Cesare Pietroiusti and Claudio Mustacchi, webinar

The series of meetings of nctm e l’arte on the theme of healthcare and the right to individual and public health goes on

The second appointment brings together the artist Cesare Pietroiusti and the philosopher and pedagogist Claudio Mustacchi, who share a socio-psychiatric background and an interest in characters, situations and objects considered marginal.

The reflection will focus on an extended concept of care and its invisible aspects, linked to relationship and emotionality. Care will be regarded as attention to oneself, to others and to the context, and as an affirmation of others for what they are, with their own stories and personal experiences to be recognized and respected.

Cesare Pietroiusti investigates micro-events, behaviour and minor gestures that constitute the experience of everyday life.

Since 1977 he has been moving through linguistic experimentation, performative and relational practice, conceptual reflection, with particular interest in non-functional situations and apparently insignificant objects. Influenced by a tendency to activate collective or exchange dynamics, Pietroiusti has always distinguished himself for the idea of doing something with others and for others: an openness seen as lifeblood and mental exercise, originating from a vision where “each individual is also made of the others precisely when the feeling of alterity becomes stronger, the encounter with ourselves becomes stronger”. (Cesare Pietroiusti, Un piede dentro, un piede fuori, in Scardi G., Paesaggio con figura, Allemandi, 2011, page 211).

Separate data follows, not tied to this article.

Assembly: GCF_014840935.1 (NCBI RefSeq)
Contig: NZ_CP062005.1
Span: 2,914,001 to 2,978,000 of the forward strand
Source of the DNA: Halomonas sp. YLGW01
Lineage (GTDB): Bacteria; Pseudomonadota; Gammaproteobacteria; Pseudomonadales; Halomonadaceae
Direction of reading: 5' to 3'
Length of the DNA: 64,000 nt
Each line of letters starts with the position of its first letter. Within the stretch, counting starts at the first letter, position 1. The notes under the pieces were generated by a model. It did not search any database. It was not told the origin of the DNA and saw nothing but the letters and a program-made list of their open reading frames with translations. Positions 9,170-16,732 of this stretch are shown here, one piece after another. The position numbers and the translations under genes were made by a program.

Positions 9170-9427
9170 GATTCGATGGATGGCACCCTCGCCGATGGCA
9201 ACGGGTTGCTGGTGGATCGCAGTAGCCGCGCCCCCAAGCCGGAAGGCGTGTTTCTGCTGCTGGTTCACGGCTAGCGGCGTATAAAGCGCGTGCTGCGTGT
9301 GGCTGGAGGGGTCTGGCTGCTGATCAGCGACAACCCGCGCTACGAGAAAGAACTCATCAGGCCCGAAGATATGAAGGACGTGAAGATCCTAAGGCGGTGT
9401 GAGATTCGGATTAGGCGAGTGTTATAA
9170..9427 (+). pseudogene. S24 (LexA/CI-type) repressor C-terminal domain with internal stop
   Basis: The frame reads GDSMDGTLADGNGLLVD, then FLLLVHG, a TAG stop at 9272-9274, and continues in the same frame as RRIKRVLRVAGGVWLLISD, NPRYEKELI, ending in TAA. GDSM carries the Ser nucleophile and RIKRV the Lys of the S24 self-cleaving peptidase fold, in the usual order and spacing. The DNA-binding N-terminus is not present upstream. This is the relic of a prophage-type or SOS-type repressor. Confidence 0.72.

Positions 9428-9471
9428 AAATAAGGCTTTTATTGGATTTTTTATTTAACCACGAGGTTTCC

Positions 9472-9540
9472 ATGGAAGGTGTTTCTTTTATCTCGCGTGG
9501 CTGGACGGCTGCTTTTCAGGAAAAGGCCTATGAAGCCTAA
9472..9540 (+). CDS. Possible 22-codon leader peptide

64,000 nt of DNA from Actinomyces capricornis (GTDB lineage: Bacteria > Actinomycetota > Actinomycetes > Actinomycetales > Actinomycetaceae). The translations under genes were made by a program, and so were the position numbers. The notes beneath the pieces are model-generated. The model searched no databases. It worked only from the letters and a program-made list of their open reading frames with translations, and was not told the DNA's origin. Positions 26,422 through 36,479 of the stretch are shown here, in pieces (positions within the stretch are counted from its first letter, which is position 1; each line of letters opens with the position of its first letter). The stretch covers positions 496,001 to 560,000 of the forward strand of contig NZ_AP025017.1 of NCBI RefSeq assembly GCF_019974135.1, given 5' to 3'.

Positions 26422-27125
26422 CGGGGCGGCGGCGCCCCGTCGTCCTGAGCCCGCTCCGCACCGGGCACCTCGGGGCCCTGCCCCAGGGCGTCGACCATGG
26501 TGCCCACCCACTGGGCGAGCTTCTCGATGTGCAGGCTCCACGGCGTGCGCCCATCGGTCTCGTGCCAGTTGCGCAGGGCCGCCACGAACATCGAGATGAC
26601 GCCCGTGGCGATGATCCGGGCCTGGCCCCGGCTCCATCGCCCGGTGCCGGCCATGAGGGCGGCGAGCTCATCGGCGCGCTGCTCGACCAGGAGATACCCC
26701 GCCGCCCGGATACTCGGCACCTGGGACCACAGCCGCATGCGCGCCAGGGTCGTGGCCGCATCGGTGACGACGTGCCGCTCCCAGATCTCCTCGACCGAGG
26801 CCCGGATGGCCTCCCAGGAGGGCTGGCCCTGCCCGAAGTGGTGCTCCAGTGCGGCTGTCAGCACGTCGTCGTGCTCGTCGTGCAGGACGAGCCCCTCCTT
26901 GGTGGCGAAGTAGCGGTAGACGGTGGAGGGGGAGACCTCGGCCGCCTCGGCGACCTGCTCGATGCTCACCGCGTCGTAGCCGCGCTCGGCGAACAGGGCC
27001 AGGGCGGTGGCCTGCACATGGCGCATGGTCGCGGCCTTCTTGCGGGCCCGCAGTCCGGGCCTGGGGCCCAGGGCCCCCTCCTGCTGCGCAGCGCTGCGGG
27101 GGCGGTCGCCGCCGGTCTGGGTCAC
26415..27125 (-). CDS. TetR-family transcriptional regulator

The retrospective Un certo numero di cose / A Certain Number of Things, held in 2019 at MAMbo in Bologna, was based on the presentation of a series of “object-year”: objects and works that constitute a sort of diary and allow us to follow the artist’s path to the present.

Claudio Mustacchi’s thought combines knowledge from different fields such as art, theatre, science and pedagogy.

His attention to the individual and the community has led him to commit himself for years so that the most fragile voices and experiences can be expressed.

A journey linked to poetic narration, educational practice and an interest in medical humanities and the artistic element that permeates everyday life has inspired his numerous books, the most recent of which are: Huntington’s Tales: Voices Not to Get Lost in the Woods and Poetic Education. From the theories of narration to the experience of poetry.